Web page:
The next step is to disband the 40b Committee and create an “Affordable Housing” committee or perhaps an “Affordable Housing Authority.”  We need to task them with viewing the issue with broader vision and we need to empower them to act in the best interest of the Town of Wrentham.

40b & Affordable Housing

A while back a friend asked me to comment on the Town’s position on 40B projects. He lives near Wampum Corner and was referring to the Fairfield project which proposed to build a 200 unit apartment complex on Mill Pond near the Northland Farms property.

We don’t have a position.  We have a law with which we must comply. Wrentham is vulnerable to “40B projects” because Wrentham’s certified affordable housing stock is less than 10 percent.

“Requirements or regulations shall be consistent with local needs when imposed by a board of zoning appeals after comprehensive hearing in a city or town where (1) low or moderate income housing exists which is in excess of ten per cent of the housing units reported in the latest federal decennial census of the city or town . . . .” (40B, Section 20. Definitions)

Massachusetts General Law 40B was enacted by the state legislature in 1969 to address the Commonwealth’s need for low to moderate income housing. According to 4oB, Section 2,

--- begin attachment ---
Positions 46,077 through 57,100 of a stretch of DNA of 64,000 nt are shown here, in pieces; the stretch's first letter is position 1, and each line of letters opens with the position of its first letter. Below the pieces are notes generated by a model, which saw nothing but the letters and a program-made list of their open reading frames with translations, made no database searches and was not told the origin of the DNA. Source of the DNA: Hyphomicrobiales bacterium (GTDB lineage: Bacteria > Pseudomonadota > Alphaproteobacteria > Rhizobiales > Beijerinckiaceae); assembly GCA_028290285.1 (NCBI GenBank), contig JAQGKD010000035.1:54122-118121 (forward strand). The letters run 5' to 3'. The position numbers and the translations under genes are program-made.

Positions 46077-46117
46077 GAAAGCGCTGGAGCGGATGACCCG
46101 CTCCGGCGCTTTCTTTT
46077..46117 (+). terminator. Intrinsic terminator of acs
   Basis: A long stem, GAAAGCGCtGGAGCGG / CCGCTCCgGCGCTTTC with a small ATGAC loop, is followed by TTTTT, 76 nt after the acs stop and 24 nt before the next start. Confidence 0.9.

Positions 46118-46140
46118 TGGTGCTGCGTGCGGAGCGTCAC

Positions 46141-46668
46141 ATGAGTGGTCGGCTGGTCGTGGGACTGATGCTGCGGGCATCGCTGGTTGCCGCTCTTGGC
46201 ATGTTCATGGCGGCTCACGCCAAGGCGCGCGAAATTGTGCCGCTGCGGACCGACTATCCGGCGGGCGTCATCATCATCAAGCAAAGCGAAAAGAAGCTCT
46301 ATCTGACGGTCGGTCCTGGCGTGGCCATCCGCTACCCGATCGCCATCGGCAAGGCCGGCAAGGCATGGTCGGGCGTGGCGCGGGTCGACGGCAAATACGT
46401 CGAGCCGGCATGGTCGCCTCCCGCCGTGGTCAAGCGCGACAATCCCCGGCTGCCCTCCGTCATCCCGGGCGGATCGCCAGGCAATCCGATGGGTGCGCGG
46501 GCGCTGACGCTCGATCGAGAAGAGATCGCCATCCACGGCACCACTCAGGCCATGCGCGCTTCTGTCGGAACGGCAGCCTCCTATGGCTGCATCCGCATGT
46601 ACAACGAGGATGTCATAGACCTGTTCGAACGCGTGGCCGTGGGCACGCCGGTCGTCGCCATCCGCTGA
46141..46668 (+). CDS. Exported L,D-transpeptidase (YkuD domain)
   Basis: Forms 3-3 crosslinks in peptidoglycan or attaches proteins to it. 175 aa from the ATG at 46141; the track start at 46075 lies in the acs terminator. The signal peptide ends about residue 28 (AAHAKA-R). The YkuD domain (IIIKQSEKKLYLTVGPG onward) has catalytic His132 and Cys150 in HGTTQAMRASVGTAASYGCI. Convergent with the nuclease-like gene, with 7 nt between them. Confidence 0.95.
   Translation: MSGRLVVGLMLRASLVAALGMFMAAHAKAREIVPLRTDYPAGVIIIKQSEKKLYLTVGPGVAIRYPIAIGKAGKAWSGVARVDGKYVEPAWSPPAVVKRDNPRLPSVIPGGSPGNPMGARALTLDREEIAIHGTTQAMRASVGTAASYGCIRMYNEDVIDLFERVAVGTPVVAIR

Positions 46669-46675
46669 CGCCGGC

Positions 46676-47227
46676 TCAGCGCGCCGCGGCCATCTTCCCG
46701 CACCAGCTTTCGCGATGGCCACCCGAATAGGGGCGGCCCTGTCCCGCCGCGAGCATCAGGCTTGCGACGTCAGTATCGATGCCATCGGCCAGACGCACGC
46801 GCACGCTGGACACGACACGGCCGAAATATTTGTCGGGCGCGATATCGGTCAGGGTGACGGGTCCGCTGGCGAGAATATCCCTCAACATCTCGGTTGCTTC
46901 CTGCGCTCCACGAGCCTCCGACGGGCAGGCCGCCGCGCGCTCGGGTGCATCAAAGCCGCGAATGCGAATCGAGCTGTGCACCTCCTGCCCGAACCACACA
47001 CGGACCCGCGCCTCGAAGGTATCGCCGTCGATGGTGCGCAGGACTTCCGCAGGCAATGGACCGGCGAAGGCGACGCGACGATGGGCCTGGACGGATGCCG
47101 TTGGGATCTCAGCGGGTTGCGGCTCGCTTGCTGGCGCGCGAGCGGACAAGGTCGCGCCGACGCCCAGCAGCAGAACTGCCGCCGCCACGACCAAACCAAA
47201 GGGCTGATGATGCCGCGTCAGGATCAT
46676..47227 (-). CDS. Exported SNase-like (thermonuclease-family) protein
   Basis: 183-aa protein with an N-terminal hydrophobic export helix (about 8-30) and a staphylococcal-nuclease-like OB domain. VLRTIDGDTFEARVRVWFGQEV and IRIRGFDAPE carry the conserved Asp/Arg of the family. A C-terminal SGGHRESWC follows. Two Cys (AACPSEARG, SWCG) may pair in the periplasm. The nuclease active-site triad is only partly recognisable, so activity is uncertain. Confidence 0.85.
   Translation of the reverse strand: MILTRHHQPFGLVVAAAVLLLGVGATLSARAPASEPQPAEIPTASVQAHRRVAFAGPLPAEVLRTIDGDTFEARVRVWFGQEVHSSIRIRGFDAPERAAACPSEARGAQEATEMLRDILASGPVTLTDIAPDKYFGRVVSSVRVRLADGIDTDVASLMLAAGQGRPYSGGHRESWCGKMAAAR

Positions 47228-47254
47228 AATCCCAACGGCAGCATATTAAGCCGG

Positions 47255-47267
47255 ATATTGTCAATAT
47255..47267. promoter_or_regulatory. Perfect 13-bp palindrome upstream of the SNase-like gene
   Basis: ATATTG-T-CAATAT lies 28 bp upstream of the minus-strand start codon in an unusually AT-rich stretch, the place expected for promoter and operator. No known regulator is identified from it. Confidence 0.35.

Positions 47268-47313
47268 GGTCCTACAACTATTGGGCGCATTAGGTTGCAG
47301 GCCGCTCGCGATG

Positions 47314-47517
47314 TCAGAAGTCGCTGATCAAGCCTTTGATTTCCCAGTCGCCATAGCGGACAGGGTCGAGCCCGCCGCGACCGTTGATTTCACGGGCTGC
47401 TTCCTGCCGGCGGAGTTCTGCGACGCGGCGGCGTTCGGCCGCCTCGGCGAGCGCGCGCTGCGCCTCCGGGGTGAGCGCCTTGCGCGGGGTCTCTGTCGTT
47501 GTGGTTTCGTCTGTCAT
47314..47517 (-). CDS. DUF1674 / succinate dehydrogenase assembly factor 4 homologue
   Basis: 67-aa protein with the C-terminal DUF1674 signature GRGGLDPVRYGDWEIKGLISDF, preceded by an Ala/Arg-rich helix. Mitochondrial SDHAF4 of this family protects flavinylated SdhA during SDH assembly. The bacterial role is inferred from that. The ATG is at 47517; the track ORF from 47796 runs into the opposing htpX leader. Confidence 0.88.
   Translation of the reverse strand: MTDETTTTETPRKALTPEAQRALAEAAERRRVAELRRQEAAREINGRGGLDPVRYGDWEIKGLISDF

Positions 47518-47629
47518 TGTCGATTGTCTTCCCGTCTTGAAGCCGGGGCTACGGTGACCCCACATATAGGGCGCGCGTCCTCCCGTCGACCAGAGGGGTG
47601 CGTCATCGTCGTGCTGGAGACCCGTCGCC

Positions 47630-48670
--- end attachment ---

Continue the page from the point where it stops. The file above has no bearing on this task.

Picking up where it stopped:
“The purpose of this chapter is to permit a city or town to plan jointly with cities or towns to promote with the greatest efficiency and economy the co-ordinated and orderly development of the areas within their jurisdiction and the general welfare and prosperity of their citizens. (40B, Section 2)

The 40B statute primarily focuses on the mechanics and rules for setting up regional planning entities, it describes two specific planning districts (Southeastern Regional and Metropolitan Area). It also defines what concerns us the most, low and moderate income housing. E.g,

Any public agency or limited dividend or nonprofit organization proposing to build low or moderate income housing may submit to the board of appeals, established under section twelve of Chapter 40A, a single application to build such housing in lieu of separate applications to the applicable local boards. (40B, Section 21)

760 CMR 56 spells out the rules and regulations for developing 40B projects. These change over time and govern the execution of the law. Chapter 40B is the legislative foundation for the rules and procedures published CMR 760 56.

“The Code of Massachusetts Regulations (CMR) is the complete set of Administrative Law (regulations) promulgated by state agencies pursuant to the Administrative Procedures Act (M.G.L. c. 30A).” (Source: Housing and Economic Development)

Currently the 10 percent figure isn’t hard and fast so long as the town has a “production plan” in place and the town achieves its numbers from year to year. This is what forestalled the Fairfield project.

The production plan in place right now was authored by the Planning Board chaired by local Attorney Dan Vieira and on which the current chair of the Planning Board, Patrick Moore and Everett “Bill” Skinner, served.  It was based on a “friendly 40b” project on the Franklin/Wrentham border.